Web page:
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Cellular automata (CA) can be used to generate mazes, as described on the LifeWiki. A commonly used algorithm operates like John Conway's Game of Life in that a cell is born if it has exactly 3 neighbours but the survival rule is more liberal: a cell survives if it has 1–5 neighbours (rulestring B3/S12345).

In astronomy, a *fireball* is a meteor bright enough to be seen over a wide area (either apparent magnitude greater than -4 or greater than -3 at zenith, depending on the definition used). The terms bolide and, for exceptionally bright meteors, superbolide are also used. A famous recent example is the Chelyabinsk meteor.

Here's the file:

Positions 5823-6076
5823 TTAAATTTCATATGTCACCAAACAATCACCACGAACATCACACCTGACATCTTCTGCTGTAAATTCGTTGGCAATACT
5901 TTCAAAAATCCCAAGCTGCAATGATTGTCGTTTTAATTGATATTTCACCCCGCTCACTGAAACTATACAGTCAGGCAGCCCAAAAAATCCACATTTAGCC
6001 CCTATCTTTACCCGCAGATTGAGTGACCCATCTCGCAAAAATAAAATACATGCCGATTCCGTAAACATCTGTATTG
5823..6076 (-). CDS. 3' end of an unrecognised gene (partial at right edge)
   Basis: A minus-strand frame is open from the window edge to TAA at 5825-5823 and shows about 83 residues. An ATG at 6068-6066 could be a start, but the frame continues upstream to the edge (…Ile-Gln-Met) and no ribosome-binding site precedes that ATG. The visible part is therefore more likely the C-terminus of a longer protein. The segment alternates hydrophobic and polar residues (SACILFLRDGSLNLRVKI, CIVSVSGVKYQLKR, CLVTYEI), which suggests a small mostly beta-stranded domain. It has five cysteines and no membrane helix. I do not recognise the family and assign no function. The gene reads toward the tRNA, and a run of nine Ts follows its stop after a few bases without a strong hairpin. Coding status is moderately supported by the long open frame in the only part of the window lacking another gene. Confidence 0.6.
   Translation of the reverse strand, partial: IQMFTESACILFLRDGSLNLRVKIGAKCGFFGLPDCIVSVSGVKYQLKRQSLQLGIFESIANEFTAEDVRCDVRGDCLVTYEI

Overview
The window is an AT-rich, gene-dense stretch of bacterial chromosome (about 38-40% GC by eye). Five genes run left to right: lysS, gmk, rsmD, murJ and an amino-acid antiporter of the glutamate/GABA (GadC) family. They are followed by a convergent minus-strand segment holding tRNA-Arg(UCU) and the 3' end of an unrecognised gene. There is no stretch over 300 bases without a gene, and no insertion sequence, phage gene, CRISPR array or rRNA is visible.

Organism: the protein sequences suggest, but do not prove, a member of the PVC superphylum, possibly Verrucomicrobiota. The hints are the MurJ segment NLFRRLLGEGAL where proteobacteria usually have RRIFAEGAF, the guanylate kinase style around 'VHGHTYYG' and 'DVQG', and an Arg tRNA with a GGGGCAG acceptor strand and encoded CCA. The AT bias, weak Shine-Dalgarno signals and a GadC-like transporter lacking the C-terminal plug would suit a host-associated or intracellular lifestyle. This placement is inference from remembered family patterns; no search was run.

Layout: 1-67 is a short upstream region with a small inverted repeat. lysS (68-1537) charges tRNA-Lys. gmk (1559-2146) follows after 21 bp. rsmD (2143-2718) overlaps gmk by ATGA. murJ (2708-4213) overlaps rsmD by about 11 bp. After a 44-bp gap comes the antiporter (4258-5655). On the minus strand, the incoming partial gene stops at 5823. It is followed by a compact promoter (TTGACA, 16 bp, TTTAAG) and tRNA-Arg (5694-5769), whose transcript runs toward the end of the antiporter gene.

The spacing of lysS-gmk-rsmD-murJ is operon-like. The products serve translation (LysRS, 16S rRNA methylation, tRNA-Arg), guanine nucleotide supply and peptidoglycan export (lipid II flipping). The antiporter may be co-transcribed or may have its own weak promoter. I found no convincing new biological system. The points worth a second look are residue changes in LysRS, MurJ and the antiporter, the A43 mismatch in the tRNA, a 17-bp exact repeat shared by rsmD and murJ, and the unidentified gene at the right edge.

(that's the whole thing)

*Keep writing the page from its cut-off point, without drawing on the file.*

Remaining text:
The recurrence devised by Jean-Michel Muller[1] and described in a slightly modified form by William Kahan in a 2006 monograph[2] provides an interesting example of how the finite precision of floating point arithmetic can lead to wildly incorrect results in some circumstances.

A *superellipse* (also called a Lamé curve) is the curve described by the equation
$$
\left|\frac{x}{a}\right|^p + \left|\frac{y}{b}\right|^p = 1
$$
For $n=2$, this is the equation of an ordinary ellipse and for $a=b=1$ that ellipse is a circle. The corresponding curve for $p=4$ is sometimes called a *squircle*.

A cobweb plot is often used to visulaize the behaviour of an iterated function. That is, the sequence of values obtained from setting $x_{n+1} = f(x_n)$, starting at some value $x_0$.